17 February 2010 15:23 [Source: ICIS news]
ORLANDO, Florida (ICIS news)--Ethanol is a valuable complement to transportation fuels but the US may be trying to move too fast into biofuels, an oil executive said on Wednesday.
Policymakers are pushing for too much too soon in targets under the Renewable Fuels Standard (RFS), said Cliff Cook, senior vice president, supply, distribution and planning at Marathon Oil.
The RFS calls for the US to use nearly 13bn gal of ethanol in 2010, rising to 22bn gal/year in 2016 and 36bn gal/year by 2022.
The targets would require the US to significantly change the way it consumes fuels, including putting millions of E85 ethanol-capable flex-fuel vehicles (FFVs) on the roads and allowing higher ethanol blends in existing vehicles.
But policy doubts on issues such as measuring ethanol's greenhouse gases, whether the US would eventually have a cap-and-trade system on carbon emissions, and potential state-by-state regulatory changes were keeping the brakes on new entrants in the ethanol industry and on its access to financing, Cook told the National Ethanol Conference in Orlando.
"When we talk about future investment, we see a lot of uncertainty in the market," he said.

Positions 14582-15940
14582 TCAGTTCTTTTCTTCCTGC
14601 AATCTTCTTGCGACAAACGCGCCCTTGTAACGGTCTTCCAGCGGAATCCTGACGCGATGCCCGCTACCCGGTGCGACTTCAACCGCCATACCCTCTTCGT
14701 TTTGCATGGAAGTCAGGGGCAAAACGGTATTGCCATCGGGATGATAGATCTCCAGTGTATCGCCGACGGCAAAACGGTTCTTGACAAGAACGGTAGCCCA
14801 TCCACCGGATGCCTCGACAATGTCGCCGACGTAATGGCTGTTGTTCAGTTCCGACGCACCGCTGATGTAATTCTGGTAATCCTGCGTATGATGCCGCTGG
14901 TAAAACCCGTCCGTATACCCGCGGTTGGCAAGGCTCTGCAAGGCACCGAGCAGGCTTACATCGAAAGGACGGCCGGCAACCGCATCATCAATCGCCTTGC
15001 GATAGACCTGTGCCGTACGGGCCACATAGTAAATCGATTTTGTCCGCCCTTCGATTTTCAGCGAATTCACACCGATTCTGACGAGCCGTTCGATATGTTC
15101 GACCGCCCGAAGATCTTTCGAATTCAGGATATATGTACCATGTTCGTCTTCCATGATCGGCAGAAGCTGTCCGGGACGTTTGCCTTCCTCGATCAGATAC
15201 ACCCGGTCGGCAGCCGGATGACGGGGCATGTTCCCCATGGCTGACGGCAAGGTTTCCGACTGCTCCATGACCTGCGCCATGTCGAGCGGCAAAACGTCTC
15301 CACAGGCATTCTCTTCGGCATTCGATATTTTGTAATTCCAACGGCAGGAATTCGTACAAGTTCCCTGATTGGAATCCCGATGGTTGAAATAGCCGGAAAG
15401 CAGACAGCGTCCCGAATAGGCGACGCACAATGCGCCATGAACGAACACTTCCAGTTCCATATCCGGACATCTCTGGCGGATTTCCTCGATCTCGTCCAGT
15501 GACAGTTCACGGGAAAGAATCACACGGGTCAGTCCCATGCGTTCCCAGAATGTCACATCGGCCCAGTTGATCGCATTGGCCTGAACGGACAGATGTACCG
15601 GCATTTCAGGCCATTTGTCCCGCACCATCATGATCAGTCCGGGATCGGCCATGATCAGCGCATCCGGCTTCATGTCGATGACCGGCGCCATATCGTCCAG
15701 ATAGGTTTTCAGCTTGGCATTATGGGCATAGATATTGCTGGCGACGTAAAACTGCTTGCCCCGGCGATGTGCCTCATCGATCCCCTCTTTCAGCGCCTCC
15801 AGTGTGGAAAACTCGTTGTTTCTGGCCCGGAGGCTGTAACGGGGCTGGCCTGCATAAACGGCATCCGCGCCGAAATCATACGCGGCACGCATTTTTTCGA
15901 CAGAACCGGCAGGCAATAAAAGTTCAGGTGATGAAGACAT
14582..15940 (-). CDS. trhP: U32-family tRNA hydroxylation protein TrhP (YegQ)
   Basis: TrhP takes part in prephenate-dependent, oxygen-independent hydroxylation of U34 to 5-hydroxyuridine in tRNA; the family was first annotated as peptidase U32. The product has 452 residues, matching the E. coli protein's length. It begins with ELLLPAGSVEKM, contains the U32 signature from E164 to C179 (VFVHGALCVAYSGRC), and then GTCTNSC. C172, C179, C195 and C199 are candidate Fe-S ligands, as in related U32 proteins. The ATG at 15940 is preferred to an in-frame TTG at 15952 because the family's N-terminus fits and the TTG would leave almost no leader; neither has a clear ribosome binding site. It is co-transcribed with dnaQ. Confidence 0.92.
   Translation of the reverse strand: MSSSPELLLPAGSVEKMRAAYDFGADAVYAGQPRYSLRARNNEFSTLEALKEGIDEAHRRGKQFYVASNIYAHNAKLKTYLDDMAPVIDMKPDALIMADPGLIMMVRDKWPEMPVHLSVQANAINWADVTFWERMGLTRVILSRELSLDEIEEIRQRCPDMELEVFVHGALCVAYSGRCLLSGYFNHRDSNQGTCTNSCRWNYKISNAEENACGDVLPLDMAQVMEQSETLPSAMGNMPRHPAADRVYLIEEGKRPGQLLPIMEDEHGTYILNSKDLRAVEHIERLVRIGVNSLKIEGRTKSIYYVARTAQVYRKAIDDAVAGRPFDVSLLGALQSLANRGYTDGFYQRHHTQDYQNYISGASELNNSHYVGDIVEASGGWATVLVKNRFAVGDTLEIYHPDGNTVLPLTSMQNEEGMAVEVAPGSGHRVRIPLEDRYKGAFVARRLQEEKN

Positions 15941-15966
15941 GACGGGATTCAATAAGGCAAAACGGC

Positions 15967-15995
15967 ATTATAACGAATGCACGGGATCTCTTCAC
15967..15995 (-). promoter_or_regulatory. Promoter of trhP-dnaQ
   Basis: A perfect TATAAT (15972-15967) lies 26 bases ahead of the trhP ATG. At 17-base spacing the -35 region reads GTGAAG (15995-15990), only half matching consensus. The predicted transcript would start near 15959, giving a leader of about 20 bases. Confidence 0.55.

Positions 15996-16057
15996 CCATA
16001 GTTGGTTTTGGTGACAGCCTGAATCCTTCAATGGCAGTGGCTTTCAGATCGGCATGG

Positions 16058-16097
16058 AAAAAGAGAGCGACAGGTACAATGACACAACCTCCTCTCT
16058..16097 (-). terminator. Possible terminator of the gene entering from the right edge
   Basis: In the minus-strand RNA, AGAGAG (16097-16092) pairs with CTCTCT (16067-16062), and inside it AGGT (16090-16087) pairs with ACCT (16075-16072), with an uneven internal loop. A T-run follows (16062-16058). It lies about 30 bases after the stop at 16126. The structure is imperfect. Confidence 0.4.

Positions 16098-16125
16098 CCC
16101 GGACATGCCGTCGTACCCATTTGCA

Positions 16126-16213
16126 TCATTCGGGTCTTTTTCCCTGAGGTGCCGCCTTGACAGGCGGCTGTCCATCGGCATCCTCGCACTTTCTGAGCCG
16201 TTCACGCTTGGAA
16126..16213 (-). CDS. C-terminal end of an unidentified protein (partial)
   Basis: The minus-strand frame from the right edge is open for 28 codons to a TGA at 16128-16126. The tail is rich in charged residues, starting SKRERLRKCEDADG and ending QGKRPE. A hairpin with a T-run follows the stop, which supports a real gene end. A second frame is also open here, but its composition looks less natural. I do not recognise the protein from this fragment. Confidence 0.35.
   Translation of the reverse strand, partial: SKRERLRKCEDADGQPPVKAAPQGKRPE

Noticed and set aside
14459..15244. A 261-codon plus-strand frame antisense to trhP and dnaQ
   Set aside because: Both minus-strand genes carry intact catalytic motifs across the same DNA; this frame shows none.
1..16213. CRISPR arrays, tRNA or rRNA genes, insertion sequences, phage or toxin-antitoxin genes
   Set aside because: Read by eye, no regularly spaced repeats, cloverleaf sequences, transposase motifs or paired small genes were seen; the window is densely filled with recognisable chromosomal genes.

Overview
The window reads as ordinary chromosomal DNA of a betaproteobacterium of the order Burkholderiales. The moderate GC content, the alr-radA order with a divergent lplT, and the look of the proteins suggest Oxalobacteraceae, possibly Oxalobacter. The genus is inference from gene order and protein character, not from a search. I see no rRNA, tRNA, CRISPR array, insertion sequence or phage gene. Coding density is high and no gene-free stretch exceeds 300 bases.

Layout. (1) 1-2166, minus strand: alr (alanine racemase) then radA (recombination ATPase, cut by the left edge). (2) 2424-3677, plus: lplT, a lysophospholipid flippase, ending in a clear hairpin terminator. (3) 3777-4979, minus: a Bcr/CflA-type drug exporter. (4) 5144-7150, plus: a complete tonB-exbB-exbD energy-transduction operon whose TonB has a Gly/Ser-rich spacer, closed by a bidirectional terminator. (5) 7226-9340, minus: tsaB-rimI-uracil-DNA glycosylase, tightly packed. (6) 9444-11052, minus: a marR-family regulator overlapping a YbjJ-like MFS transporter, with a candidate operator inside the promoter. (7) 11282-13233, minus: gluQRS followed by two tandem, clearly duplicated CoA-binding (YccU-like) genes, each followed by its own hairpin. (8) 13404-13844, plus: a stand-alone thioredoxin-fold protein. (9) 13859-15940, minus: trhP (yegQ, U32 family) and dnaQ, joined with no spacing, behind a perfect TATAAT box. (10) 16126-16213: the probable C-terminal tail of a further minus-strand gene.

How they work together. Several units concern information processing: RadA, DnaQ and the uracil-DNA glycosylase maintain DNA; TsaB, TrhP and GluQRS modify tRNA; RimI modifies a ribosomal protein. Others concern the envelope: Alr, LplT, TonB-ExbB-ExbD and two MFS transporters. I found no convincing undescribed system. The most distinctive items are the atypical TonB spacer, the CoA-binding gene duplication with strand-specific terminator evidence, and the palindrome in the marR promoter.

Cook said ethanol cannot compete with crude oil at current prices, adding that fossil fuels are still the most cost-effective available.
The executive also cast doubt on the ability of so-called second-generation technology such as the cellulosic process to lift ethanol production quickly.
"I think the development of going from laboratory to market will take a little longer than first thought," he said.
Marathon Oil blends around 1bn gal/year of ethanol in gasoline, and the company is the equity owner in two ethanol plants with combined capacity of 220m gal/year. The facilities are located in Indiana and Ohio.
The Houston-based oil company has also invested $10m (€7m) in Massachusetts cellulosic ethanol developer Mascoma.
($1 = €0.73)
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